Summer Prologue Magazine Focuses On End of World War II
Press Release · Friday, July 8, 2005

Press Release
July 8, 2005

Summer Prologue Magazine Focuses On End of World War II 60 Years Ago

Washington, DC. . .The end of World War II 60 years ago this summer came with the dropping of two atomic bombs on Japan, but only after some of the most intense and bloodiest fighting of the Pacific War, according to an article in the Summer issue of Prologue: Quarterly of the National Archives and Records Administration.

In "Okinawa: The Battle, the Bomb, and the Camera," John S. Reed, who teaches history at the University of Utah in Salt Lake City and is an Army reservist, uses words and pictures from the National Archives to describe the fierceness of the fighting on Okinawa in the spring of 1945.

"Increasingly, the Battle of Okinawa is receiving scholarly attention not just for its human tragedy or its inherent military interest, but also for its influence on President Harry S. Truman's decision to drop the atomic bomb on Japan," Reed writes.

Reed explains how the heavy American casualties there—more than 14,000 Americans were killed and 57,000 wounded—played into Truman's decision to drop the atomic bombs on Japan in August. High U.S. casualty rates on Okinawa, he explains, were used to project casualties that would occur during a planned invasion of the Japanese mainland in late 1945—figures that made it easier for Truman to approve using the bomb to end the war.

In a related article, Prologue also reproduces the handwritten "release when ready" note from President Truman to the secretary of war in late July of 1945, giving what many consider his final go-ahead for the release of the bomb over Japan. In the note, he was referring to a press release announcing the bomb's dropping on August 6, 1945.

Another World War II feature, by NARA archivist Robert Ellis, recalls how the government called upon the Boy Scouts of America to distribute patriotic posters—done by famous artists of the day to promote rationing and warn against sabotage—all around the country to spur on production of war materiel.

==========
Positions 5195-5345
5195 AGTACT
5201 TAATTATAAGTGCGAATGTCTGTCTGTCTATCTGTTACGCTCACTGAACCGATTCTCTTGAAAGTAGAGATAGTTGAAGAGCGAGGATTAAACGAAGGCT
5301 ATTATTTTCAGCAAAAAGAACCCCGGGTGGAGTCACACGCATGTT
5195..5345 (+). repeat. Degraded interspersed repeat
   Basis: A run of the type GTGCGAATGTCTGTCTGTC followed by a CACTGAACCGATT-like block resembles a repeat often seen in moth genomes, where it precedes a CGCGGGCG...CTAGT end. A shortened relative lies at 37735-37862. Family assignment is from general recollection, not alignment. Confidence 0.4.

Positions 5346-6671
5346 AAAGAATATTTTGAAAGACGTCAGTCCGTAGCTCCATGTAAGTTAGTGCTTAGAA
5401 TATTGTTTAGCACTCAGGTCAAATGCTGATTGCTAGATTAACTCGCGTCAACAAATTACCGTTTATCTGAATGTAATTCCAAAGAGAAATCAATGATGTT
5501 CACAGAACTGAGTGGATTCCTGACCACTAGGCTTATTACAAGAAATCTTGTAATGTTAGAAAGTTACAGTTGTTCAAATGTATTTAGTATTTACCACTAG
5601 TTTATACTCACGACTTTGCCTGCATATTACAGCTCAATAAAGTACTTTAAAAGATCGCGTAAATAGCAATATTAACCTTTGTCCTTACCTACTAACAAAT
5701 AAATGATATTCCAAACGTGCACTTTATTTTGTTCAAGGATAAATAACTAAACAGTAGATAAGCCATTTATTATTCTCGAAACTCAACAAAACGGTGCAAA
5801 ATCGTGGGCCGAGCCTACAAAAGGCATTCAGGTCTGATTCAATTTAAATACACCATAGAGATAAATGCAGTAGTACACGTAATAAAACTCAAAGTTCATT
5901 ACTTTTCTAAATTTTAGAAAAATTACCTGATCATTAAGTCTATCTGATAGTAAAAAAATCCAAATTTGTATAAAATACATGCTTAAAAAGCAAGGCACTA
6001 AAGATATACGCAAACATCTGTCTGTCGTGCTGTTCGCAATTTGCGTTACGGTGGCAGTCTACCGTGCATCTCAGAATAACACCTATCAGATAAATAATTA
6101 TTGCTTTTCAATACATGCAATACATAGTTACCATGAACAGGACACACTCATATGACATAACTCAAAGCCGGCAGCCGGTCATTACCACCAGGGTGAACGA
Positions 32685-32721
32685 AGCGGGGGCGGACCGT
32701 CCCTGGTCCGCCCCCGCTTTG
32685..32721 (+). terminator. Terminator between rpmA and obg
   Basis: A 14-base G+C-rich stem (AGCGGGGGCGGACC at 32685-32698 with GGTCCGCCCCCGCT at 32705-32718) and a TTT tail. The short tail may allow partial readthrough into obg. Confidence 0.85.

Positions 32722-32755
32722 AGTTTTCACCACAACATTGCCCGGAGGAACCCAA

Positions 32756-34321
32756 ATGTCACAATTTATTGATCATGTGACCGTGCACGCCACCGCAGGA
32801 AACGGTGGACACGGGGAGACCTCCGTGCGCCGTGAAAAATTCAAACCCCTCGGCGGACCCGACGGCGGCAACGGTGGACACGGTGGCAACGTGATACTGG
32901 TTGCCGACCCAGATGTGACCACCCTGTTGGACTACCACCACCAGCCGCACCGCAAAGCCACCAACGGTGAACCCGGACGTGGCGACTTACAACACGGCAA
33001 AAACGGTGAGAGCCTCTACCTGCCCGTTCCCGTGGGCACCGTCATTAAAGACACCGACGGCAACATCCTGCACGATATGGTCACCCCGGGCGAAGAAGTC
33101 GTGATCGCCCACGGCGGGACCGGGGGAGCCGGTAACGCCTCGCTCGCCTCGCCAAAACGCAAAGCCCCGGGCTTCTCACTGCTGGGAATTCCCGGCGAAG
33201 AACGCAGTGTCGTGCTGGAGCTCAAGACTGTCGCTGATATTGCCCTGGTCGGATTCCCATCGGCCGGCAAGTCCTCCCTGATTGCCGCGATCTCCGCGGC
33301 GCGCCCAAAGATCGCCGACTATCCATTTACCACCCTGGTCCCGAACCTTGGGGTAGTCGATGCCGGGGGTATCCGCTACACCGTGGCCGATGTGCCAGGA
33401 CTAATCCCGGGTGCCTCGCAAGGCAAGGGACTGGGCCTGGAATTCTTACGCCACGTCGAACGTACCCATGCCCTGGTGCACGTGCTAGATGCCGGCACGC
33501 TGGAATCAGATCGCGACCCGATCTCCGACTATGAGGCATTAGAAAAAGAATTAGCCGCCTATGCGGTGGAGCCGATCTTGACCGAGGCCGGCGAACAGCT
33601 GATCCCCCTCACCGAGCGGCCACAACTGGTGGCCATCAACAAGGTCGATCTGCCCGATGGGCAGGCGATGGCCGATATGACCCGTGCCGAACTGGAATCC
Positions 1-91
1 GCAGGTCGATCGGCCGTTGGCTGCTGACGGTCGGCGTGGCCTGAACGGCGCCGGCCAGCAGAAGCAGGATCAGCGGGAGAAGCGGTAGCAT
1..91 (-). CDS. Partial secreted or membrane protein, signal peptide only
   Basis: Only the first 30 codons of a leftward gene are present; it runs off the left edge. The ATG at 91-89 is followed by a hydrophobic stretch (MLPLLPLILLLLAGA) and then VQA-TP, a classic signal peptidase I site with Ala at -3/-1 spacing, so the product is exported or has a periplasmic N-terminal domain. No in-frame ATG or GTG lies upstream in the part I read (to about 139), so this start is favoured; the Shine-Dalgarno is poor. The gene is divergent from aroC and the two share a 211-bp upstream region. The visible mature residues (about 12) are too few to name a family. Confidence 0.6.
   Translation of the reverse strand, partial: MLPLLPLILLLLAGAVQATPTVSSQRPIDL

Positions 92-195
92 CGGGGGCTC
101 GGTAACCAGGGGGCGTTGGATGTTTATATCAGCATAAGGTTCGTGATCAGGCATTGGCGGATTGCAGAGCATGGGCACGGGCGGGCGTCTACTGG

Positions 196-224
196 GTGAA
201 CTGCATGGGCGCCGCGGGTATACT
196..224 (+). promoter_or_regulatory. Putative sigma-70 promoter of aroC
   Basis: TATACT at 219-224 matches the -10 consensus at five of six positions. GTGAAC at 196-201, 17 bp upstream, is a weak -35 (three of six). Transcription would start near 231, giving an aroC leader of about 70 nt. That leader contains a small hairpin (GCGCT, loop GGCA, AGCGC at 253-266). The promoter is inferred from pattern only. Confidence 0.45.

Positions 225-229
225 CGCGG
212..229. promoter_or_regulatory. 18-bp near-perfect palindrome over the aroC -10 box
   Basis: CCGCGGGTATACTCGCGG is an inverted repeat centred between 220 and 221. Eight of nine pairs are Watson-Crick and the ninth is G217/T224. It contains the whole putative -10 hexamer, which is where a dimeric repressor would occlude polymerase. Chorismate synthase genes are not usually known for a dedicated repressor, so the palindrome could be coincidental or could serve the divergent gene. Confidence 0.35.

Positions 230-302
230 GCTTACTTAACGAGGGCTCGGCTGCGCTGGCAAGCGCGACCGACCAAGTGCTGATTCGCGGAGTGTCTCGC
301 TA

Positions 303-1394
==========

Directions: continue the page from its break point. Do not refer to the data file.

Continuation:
The Summer Prologue also examines how the border between the United States and Mexico was determined in the 1840s, after the Mexican War, then again in the 1890s. Michael Dear, a professor of geography at the University of Southern California, recounts the difficult task of drawing a line from the Rio Grande to the Pacific.

Also, a preview of a special exhibit this summer at the National Archives Building in Washington, D.C., called "Americans in Paris," focuses on Americans whose time in Paris has had an impact at key moments in history. The exhibit runs through October 10 in the Lawrence F. O'Brien Gallery.

For 36 years, Prologue has shared with readers the rich resources and programs of the National Archives, its regional archives, and the Presidential libraries. Each issue features historical articles—drawn from National Archives' holdings and written by noted historians, archivists, and experts—as well as articles explaining and describing many of the National Archives' activities and programs as the nation's recordkeeping agency. The Washington Post said, "Prologue . . . can be regarded quite literally as an invitation for further study. It is also consistently absorbing reading."

A 1-year subscription to Prologue costs $20. To begin a subscription, call 301-837-1850 or 1-800-234-8861, or print out the order form found on the web site at Mail orders to Prologue, P.O. Box 100684, Atlanta, GA, 30384.

You can also fax credit card orders to Prologue at 301-837-0319.

Single copies of Prologue are available at the Archives Shop or at the Cashier's Office in the National Archives Building in Washington or at the Publications Sales Office at the National Archives at College Park. Back issues are also available at the College Park location.

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